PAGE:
TIERRA MONTE — The air smells of ash and the landscape is leached of color. Spots of green punctuate the valley floor in places. But along the ridges, the powdery residue of charred trees has fallen like snow, accumulating up to 4 inches deep. These are the slices of forest where the fire burned the hottest, scorching ponderosa pines from crown to root. Once titans, they are now matchsticks.
Pola Lopez gestures in their direction, southward toward Hermits Peak. Before a tsunami of flames ripped through this canyon in Tierra Monte, the canopy was so thick that it was impossible to see the nearby mountain. But two prescribed burns set by the U.S. Forest Service — one on Hermits Peak, the other in Calf Canyon to the southwest — have changed all that.
When the blazes merged to form the biggest wildfire in state history, flames engulfed nearly 160 acres of riparian forest that once belonged to her father. “It wiped us out,” Lopez says.
Like so many in the devastation zone, she squarely places the blame on the USFS, not only for starting a prescribed burn in the windy month of April — when gusts reached 70 miles per hour — but for a century of conflict with rural communities. Known locally as La Floresta, the USFS is often seen as a feudal lord, a faraway government entity that has accumulated vast holdings with little idea of how to properly steward them or enough funds to do the job.
The community’s fury runs almost too deep for words, says Antonia Roybal-Mack, a Mora native whose family lost hundreds of acres to the fire. “Really pissed off is literally an understatement.”
In nearly two dozen interviews with people affected by the Hermits Peak/Calf Canyon fire, the same sentiments emerge: The USFS has a history, locals argue, of mismanaging the forest. In particular, they say the agency has limited or prohibited people from the long-held tradition of collecting firewood and other timber, the kind of maintenance the forest needed. If they had been able to tend to it the way they had for generations, they believe the conflagration would have been far less devastating.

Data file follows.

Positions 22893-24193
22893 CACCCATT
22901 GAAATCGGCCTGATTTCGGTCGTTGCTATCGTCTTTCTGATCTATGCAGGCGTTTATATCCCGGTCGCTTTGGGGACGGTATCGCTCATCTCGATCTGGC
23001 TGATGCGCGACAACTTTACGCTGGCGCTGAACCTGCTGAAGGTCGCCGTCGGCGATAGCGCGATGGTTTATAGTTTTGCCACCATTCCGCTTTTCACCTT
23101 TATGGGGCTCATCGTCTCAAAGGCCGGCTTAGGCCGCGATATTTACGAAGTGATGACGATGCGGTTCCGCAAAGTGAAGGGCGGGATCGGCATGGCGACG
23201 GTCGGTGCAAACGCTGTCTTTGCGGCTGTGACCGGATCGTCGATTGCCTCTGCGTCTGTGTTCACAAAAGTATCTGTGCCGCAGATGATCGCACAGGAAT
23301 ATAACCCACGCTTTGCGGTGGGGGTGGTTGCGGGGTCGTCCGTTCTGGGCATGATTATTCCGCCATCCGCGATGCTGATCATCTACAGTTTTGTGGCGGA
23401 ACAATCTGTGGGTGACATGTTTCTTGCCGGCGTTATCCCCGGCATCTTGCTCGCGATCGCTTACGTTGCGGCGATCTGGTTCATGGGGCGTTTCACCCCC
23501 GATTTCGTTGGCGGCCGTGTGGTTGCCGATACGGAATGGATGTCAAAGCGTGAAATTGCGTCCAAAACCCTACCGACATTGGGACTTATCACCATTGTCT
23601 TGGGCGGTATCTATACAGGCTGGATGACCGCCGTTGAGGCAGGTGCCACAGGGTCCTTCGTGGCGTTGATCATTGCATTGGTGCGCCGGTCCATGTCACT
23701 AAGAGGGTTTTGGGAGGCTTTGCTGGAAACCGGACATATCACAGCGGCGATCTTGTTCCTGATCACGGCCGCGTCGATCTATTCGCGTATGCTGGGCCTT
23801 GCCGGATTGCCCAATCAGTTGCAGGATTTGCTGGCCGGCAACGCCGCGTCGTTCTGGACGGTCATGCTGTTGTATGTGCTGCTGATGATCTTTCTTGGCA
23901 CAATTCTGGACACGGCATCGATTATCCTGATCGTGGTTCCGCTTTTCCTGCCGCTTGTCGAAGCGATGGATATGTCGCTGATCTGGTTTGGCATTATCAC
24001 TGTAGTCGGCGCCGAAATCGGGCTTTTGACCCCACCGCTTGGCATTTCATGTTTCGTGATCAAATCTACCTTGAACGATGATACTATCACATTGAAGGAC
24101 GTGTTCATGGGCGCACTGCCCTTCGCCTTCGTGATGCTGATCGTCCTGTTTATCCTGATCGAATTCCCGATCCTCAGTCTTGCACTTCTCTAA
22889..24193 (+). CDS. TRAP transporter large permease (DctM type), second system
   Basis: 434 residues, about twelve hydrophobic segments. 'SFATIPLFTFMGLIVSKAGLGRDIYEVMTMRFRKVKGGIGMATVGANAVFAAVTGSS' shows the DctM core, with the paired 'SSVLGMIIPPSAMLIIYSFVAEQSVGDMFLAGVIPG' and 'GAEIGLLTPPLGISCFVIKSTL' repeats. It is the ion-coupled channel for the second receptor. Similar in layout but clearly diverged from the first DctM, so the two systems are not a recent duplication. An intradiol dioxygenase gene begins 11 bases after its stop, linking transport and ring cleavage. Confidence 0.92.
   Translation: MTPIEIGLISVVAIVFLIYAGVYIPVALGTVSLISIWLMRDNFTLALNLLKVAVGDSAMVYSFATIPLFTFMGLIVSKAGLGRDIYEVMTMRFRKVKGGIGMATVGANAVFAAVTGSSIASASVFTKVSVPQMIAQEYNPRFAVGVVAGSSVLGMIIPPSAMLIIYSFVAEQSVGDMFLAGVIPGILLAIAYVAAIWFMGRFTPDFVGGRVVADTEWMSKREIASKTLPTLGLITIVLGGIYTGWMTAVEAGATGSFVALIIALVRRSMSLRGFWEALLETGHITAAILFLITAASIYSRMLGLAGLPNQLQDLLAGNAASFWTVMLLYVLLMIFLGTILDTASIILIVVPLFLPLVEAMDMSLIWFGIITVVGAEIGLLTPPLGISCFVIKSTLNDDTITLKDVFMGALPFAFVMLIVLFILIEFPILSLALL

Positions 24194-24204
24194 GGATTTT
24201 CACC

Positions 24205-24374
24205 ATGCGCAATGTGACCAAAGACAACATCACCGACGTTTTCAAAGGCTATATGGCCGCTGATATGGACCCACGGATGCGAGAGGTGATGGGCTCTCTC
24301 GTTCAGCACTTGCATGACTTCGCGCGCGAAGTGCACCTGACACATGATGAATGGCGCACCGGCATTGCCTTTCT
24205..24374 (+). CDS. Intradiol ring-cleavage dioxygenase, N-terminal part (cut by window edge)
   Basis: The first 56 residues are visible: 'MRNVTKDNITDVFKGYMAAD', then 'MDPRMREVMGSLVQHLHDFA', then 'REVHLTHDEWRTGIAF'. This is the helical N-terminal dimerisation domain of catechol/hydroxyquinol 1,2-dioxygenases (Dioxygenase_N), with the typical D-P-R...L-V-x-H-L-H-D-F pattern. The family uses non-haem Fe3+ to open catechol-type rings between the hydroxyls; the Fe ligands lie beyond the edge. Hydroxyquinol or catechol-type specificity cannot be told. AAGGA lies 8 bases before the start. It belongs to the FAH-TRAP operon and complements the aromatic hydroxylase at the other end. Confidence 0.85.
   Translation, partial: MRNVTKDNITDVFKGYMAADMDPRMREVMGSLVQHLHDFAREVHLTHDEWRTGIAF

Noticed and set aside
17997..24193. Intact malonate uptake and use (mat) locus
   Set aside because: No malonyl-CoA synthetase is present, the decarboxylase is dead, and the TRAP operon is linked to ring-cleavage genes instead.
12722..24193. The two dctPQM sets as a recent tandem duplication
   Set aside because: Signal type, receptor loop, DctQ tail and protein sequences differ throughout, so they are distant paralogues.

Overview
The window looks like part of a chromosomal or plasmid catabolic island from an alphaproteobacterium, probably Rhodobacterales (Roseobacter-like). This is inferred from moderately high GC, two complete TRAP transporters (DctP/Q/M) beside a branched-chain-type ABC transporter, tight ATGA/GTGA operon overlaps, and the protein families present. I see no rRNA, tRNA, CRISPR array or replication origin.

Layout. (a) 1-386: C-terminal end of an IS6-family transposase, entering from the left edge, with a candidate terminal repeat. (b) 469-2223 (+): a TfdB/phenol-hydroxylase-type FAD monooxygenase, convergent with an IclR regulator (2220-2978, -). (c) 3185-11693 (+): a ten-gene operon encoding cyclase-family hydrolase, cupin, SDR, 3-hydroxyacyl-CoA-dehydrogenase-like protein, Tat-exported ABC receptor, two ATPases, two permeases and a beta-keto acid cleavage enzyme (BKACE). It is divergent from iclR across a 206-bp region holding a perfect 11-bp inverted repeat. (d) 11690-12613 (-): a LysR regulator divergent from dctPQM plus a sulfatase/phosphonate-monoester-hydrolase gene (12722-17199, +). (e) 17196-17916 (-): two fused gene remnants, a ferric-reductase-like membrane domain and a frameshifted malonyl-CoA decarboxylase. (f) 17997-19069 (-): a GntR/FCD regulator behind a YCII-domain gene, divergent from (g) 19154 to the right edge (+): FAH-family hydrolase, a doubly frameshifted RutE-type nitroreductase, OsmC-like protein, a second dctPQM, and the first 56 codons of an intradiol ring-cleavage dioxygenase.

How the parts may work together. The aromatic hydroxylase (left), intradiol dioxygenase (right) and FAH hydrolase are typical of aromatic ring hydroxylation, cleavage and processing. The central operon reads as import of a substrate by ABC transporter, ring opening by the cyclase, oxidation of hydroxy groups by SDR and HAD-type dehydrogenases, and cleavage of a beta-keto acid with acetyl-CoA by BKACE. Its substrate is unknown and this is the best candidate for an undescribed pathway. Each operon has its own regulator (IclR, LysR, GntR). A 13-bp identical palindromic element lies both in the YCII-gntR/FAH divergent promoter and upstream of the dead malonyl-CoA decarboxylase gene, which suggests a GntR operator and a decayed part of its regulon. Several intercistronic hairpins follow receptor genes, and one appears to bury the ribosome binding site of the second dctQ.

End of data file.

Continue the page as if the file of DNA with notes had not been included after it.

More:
“The prescribed burn was the match,” says Roybal-Mack. “But the fuel was there for decades when they wouldn’t let people into the forest to collect vigas or firewood.”
Embedded in the tension is the history of land grants in New Mexico, a system that allowed Spanish settlers, Indigenous peoples and others of mixed descent to obtain tracts of land at the edge of the northern frontier, during Spanish and Mexican rule. From the late 1600s forward, scores of these settlers were granted ejidos, or wildland and forest commons.
In the late 1800s and early 1900s, a mostly Anglo cadre of speculators and profiteers began to claim ownership of the commons, using subterfuge and legal loopholes to essentially transfer the forests to private ownership or the federal government. Well over one million acres eventually ended up in the jurisdiction of the USFS, the University of New Mexico’s Land Grant Studies Program estimates.
In today’s fire zone, the descendants of the dispossessed are among the Forest Service’s sharpest critics. They are joined in their distress by villagers, small-scale farmers, loggers, foragers of traditional food and medicine, Indigenous peoples and acequia parciantes, caretakers of the age-old irrigation ditches now compromised by flames. The USFS has fallen short of its commitment to the land and those who live alongside it, they say.
As the conflagration whips through public and private lands — as of June 6, burning nearly 500 square miles — anger, frustration and grief define the tenor at public forums, in evacuation centers and on social media. Some locals say that, if given the chance, they would have practiced far more sustainable forest thinning in partnership with the USFS, thereby lessening the impacts of a catastrophic fire. Others criticize the way fire crews heavily relied on backburning, a fire-suppression tactic that involves starting smaller fires to deprive a larger wildfire of fuel.
The Santa Fe National Forest, for its part, is committed to working in tandem with local residents and sustaining “traditional communities, their cultures, traditions and values,” according to spokesperson Julie Anne Overton. “Collaboration and partnerships will continue to be the foundation for our work in managing our public lands,” she says.
But so fierce are the emotions and so profound the losses that Roybal-Mack, a lawyer who now lives in Albuquerque, expects to file a lawsuit on behalf of hundreds of plaintiffs, along with the firm Bauman & Dow.
The forests belong to the people, as San Miguel County Commissioner Janice Varela puts it.
“We locals, we feel like, hell yes, it’s our forest,” says Varela, a long-time water activist. “Yeah, we let the Forest Service manage it and we let everybody in the world come here, but it’s our forest. We have ownership from our proximity to it, from our history and cultural connection to it, from our heart.”
‘It was Armageddon’